Shanghai yesterday launched a pilot scheme to introduce employee stock ownership in listed state-owned enterprises as a market-oriented reform of SOEs deepens.
The city government will allow five to 10 SOEs to trial the program, the Shanghai State-owned Assets Supervision and Administration Commission said in a statement yesterday.
The scheme follows a guidance made by the Central Economic Work Conference last month to adopt a market-focused approach on SOE reforms and to re-emphasize mixed-ownership reform.
The guidance stipulates that the total stocks owned by private shareholders of the SOEs taking part in the pilot should be higher than 10 percent of a SOE's share capital, and that the SOEs should have more than 90 percent of its revenue or profit generated from the market rather than rely on state subsidies.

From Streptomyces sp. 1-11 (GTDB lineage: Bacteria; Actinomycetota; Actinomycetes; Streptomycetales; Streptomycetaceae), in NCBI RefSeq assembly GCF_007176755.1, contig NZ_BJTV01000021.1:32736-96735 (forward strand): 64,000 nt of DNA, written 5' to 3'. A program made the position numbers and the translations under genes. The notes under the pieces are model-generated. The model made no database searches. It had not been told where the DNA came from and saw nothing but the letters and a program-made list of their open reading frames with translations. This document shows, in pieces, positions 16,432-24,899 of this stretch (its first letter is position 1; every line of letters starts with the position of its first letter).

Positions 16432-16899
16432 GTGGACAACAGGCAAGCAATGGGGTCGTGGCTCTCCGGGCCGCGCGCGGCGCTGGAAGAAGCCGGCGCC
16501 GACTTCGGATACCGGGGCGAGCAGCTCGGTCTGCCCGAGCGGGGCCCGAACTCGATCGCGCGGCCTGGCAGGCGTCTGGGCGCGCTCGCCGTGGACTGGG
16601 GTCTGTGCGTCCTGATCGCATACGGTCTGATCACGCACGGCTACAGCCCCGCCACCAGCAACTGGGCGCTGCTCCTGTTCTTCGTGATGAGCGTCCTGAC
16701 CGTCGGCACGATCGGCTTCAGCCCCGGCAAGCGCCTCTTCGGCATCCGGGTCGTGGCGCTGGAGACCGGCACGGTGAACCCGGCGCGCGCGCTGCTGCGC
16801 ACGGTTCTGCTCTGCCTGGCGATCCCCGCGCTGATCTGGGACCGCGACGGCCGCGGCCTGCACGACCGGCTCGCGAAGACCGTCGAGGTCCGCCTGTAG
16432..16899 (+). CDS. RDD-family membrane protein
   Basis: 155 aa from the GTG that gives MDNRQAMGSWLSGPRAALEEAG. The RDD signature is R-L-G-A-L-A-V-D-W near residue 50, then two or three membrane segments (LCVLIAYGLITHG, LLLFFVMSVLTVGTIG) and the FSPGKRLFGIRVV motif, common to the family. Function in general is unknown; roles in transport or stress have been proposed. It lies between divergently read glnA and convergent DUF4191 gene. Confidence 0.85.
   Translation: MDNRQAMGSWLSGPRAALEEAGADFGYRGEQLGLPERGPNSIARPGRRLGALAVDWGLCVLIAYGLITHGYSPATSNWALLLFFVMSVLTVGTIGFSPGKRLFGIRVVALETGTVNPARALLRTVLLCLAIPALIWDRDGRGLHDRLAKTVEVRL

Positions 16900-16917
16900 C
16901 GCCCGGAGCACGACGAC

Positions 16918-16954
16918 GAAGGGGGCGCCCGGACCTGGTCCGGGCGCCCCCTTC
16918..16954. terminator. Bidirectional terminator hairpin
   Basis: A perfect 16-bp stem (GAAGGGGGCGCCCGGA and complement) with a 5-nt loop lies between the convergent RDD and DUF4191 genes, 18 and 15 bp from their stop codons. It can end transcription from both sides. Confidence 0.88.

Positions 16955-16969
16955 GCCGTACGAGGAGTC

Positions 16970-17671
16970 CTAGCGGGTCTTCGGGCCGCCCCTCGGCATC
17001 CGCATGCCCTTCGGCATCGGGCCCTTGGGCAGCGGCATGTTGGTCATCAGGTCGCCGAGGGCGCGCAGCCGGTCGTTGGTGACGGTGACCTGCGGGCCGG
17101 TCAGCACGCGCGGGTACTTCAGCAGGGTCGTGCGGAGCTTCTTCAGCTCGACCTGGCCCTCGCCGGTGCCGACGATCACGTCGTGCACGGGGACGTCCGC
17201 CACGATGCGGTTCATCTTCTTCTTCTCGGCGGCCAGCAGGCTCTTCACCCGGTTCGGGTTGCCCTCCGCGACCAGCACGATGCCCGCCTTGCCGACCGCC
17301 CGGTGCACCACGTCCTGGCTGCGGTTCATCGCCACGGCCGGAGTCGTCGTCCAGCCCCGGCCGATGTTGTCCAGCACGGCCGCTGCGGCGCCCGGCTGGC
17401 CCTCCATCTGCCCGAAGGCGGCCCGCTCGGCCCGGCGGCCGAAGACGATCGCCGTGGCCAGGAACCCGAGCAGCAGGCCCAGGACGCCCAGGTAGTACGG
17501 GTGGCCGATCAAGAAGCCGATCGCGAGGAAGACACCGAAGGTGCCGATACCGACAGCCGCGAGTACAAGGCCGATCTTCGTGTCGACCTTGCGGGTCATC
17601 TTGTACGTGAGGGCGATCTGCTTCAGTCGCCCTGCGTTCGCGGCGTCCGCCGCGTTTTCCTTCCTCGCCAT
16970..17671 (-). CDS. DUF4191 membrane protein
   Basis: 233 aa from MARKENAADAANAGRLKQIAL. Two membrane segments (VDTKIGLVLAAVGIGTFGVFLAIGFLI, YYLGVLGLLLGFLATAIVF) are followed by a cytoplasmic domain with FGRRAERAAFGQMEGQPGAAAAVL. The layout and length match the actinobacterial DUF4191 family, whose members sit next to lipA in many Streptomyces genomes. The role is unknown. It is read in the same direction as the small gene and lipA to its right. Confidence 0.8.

Market insiders consider the ownership restructuring the most effective tool to promote SOE reforms in certain industries, instead of mergers and acquisitions.
"There have been various attempts on SOE reforms, but some of them aimed to improve the companies' balance sheet instead of real restructuring," said Sun Yu, head of China equity strategy at HSBC.
He mentioned merger of Baosteel and Wuhan Iron and Steel Corp as an example of M&A to improve the balance sheet.
He also said: "Cases so far showed consumer and raw material firms with a market valuation of 10 billion yuan (.5 billion) to 20 billion yuan are the best fit for the employee stock ownership program."